Improving access to, and the use of, sustainable water, sanitation and hygiene (WASH) services in communities and healthcare facilities in marginalised districts of Ethiopia, Malawi and Rwanda.
Where did we work?
Deliver Life focused on addressing a lack of clean water, decent toilets and good hygiene at community level in the rural Burie Zuria woreda (district) and Burie Town in Ethiopia; Kasungu, Machinga and Nkhotakota districts in Malawi; and Rweru and Gashora sectors in Bugesera District, Rwanda. Ethiopia, Malawi and Rwanda have made progress overall towards improving access to water and sanitation services, but inequity has been increasing in rural areas and groups that face marginalisation and exclusion have the least access to these services at home and in schools and healthcare facilities.
Before we began the Deliver Life project, the lack of access to water, sanitation and hygiene (WASH) in rural poor communities in these three countries – underpinned by political neglect – was contributing to a vicious cycle of poverty. Inadequate WASH in healthcare facilities was undermining efforts to improve maternal and newborn health by contributing to healthcare-acquired infections and reducing the overall quality of care. The local and national governments' management of the WASH sector needed to be strengthened – across communities, schools and healthcare facilities, alongside the role of civil society.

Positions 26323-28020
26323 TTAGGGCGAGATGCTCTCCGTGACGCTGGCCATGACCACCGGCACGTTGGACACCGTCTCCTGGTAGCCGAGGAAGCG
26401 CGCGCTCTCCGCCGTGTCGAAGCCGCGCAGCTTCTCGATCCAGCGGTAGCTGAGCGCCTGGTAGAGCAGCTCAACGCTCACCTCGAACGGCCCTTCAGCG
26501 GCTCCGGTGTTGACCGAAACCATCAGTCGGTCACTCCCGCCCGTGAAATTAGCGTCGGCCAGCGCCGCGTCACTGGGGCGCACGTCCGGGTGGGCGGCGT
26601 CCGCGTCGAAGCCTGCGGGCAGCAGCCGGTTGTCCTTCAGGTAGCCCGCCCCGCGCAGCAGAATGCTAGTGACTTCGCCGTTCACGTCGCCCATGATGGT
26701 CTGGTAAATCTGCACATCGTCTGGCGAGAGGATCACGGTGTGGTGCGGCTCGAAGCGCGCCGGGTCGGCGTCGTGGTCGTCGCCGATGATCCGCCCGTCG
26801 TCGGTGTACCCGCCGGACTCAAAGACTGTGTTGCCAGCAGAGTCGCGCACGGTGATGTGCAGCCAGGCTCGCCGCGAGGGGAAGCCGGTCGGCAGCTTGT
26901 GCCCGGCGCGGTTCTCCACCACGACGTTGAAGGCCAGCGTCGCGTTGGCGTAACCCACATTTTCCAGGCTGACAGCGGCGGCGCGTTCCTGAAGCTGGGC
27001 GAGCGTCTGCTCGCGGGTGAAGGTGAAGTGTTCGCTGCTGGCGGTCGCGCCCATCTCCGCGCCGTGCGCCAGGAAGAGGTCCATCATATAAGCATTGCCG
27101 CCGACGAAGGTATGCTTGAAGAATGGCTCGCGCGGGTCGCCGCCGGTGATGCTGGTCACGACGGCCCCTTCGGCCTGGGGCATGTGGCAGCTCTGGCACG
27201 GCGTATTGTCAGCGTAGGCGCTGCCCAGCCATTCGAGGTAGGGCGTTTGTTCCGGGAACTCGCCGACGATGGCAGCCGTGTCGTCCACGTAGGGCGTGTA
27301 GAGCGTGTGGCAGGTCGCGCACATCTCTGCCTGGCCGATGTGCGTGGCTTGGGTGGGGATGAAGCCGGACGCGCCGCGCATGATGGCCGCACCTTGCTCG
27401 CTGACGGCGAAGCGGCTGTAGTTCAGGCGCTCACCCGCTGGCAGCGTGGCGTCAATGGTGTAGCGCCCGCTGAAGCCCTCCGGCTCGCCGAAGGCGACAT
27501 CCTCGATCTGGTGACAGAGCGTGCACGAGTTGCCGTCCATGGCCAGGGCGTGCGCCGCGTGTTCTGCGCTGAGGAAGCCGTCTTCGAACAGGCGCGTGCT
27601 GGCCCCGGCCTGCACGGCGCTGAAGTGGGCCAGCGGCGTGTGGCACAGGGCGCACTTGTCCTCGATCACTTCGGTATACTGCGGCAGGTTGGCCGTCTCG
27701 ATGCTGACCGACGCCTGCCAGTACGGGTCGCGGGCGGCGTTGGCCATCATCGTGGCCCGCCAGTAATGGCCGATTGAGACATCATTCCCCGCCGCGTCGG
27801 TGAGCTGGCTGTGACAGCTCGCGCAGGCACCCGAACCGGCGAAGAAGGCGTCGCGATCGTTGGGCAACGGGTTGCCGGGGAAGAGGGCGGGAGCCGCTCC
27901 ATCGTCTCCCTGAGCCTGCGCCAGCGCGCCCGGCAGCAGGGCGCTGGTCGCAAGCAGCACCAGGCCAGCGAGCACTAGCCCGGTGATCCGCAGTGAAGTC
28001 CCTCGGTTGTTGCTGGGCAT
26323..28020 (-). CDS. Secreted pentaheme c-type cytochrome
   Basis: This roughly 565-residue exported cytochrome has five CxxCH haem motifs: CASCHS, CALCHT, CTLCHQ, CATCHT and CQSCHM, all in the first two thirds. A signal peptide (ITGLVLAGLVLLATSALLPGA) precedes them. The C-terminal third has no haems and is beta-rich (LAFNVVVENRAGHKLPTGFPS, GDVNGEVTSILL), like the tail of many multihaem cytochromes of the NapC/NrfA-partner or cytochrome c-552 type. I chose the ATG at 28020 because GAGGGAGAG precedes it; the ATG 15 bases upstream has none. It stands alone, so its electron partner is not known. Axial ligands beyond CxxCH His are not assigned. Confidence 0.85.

What did we do?
We designed Deliver Life using our programmatic approach, which enables us to bring about transformational change through service delivery and advocacy initiatives, delivered in partnership at community, national and international levels. Each country team addressed WASH-related barriers facing communities and affecting maternal and newborn health, including the availability and awareness of suitable facilities, the confidence of staff at maternity units and sustainable hygiene behaviour.
What did we achieve?
- We reached 128,259 people across 177 communities with sustainable and inclusive WASH services.
- In Ethiopia, we provided ten schools with access to WASH facilities: water supply systems, water points, gender-segregated latrines and hygiene training including menstrual hygiene.
- In Ethiopia, we trained eight small enterprises on solid and liquid waste management and business planning, providing vehicles to transport waste. This sub-project was designed to provide economic opportunities and work will continue beyond the Deliver Life project.
- In Ethiopia and Malawi, 45 communities have been declared free of open defecation.
- Where possible, we used solar technology to power water supply systems, reducing dependence on unreliable hydropower and high-emitting diesel-powered generators.
- We built latrine blocks for patients and staff in 22 health centres, reducing open defecation.
- We built facilities for the safe disposal of medical waste, including incinerators and placenta pits, in 22 health centres.
- Across Ethiopia, Malawi and Rwanda, we trained 1,187 health staff and community facilitators in hygiene and in maternal and neonatal health – more than the target of 810.
- We brought a complete package of WASH facilities and behaviours – water supply systems and water points, sanitation and medical waste disposal facilities, hygiene training for staff and hygiene messaging for patients – to 21 healthcare facilities, and latrine blocks and safe waste disposal to one further healthcare facility.
- Demand for services in health centres has increased.